Strategy, City staff will move to Milestones Four and
Five, the Implement and Monitor/Review Phases.
These include identifying implementation tools and
initiating actions while engaging and communicating
with residents and stakeholders, tracking the
progress and effectiveness of actions, and updating
the strategy as necessary.
Climate change adaptation has
been identified as an important
direction for the City in the
EarthCare Sustainability Plan 20142020 and as a strategic goal in the
2015-2018 Corporate Strategic
Plan.
CLIMATE-READY CITY: City of Thunder Bay Climate Adaptation Strategy
14
2. CLIMATE
CHANGE IN
CONTEXT
Scientists around the world agree that the
Earth's climate is changing and the impacts of
climate change are already being felt in cities
across Canada including Thunder Bay. Local
experiences of climate change impacts show that
these can incur high costs to the community as a
whole. Early adaptation action to reduce climate
risk and increase resilience is necessary.
15
Climate Change in Context
"Communities across
Canada are already
dealing with the impact
of climate change.”
― Federation of Canadian
Municipalities, 2015
2.1. THE SCIENCE
Scientific evidence shows that the climate is
changing. The Intergovernmental Panel on Climate
Change is an authoritative body composed of
hundreds of scientists that assess scientific
information available on climate change. Their
Fifth Assessment was the most comprehensive
yet and concludes that “warming of the climate
system is unequivocal, and since the 1950s, many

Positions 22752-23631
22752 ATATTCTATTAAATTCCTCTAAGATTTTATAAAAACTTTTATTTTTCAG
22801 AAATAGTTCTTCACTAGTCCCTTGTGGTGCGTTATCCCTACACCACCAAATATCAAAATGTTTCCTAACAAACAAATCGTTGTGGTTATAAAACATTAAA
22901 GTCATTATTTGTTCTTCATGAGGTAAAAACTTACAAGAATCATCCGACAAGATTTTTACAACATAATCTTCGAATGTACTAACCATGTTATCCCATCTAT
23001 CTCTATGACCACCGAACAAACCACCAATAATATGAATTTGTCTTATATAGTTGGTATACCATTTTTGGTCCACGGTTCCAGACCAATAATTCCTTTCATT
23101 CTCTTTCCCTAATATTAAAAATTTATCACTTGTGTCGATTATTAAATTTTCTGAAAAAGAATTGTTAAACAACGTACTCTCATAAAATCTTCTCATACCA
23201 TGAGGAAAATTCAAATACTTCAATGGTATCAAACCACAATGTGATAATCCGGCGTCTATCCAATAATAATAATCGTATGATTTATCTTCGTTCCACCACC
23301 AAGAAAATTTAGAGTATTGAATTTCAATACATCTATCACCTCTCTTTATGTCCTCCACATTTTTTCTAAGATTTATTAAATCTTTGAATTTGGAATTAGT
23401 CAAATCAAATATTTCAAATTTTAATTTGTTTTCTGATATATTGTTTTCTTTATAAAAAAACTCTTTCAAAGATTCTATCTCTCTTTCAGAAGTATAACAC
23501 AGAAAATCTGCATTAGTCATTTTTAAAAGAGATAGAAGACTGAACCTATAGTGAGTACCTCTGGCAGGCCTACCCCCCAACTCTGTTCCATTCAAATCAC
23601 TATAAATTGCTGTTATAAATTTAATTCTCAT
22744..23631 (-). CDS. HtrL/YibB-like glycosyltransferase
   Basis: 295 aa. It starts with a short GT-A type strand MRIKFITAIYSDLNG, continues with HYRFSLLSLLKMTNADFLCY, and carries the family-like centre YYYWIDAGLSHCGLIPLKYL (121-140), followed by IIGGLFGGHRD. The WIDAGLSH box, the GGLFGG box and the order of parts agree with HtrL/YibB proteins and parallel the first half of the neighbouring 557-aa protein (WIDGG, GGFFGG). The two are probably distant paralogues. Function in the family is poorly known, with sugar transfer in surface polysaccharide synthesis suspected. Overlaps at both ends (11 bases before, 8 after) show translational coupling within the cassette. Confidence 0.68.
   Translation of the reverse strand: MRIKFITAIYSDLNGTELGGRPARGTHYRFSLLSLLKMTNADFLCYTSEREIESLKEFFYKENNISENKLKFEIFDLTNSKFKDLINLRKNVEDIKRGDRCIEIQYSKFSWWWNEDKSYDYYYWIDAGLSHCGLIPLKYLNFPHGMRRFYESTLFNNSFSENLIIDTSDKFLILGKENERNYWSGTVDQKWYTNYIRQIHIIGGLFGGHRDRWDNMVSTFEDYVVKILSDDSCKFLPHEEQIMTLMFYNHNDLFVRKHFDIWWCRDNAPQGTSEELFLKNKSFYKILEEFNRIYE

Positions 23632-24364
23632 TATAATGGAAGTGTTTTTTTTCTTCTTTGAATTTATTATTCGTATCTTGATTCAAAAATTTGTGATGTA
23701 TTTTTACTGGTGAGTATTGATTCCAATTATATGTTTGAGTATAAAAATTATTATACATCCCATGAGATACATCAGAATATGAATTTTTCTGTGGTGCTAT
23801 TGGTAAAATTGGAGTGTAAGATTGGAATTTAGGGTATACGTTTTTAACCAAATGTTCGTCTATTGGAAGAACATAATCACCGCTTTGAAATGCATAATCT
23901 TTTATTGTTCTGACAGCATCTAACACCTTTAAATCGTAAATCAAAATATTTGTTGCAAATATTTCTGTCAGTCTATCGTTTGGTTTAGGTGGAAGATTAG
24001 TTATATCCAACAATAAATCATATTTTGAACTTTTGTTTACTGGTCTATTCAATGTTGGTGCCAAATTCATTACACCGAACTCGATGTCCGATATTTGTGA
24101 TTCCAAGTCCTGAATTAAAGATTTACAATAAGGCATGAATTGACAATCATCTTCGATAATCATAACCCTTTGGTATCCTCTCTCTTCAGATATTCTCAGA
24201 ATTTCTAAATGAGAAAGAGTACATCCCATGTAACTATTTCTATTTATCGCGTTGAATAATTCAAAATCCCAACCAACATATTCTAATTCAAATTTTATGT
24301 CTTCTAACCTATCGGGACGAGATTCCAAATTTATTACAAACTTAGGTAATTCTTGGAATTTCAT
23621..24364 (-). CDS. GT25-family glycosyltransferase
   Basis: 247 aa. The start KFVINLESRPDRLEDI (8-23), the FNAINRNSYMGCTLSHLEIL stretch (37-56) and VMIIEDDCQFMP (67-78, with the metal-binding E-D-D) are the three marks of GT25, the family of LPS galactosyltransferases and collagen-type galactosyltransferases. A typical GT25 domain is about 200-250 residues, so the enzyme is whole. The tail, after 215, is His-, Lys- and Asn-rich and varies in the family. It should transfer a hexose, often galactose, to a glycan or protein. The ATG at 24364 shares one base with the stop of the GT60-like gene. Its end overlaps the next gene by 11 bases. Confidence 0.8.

of the observed changes are unprecedented over
decades to millennia. The atmosphere and ocean
have warmed, the amount of snow and ice have
diminished, and sea levels have risen” .11
The overwhelming majority of scientists agree
this is due to rising concentrations of heattrapping greenhouse gases in the atmosphere
caused by human activities12, stating that “human
influence on the climate system is clear, and recent
anthropogenic emissions of greenhouse gases are
the highest in history”.13 They have concluded that
some level of climate change is inevitable even if
action is taken to reduce greenhouse gas emissions.
Annual climate data shows noticeable temperature
highs and lows, but over longer periods of time there
has been a discernible warming trend across the
globe. The global average temperature over the first
decade of the 21st century was significantly warmer
than any preceding decade on record over the past
160 years.14 With the exception of 1998, the 10
warmest years on record have happened since the
year 2000.
Since warmer air holds more moisture than cooler
air, this additional moisture provides “fuel” for
extreme events. The amount of water vapour in
the atmosphere has already increased by roughly
5% since the 1950s15 and scientists predict that the
main way in which climate change is likely to affect
societies is through extreme weather events.16
17
Climate Change in Context
REGIONAL CLIMATE
CONTEXT
Just as weather and climate
varies around the world, the
effects of climate change will
also vary dramatically from
location to location.
The impacts of climate change in the Great Lakes
basin, on Lake Superior, and in Ontario are already
being felt. Lake Superior has been recognized as
one of the most rapidly warming lakes in the world
as summer lake surface temperatures have risen
2.5°C between 1979 and 2006.17 It is predicted
that a number of climatic changes will impact
Lake Superior, including longer water renewal
times, increased water temperatures, longer icefree seasons, variations in lake-water chemistry,
lake water level changes, limited ranges of coastal
wetlands, changes in forest habitat, shorelines
that are more susceptible to erosion and damage,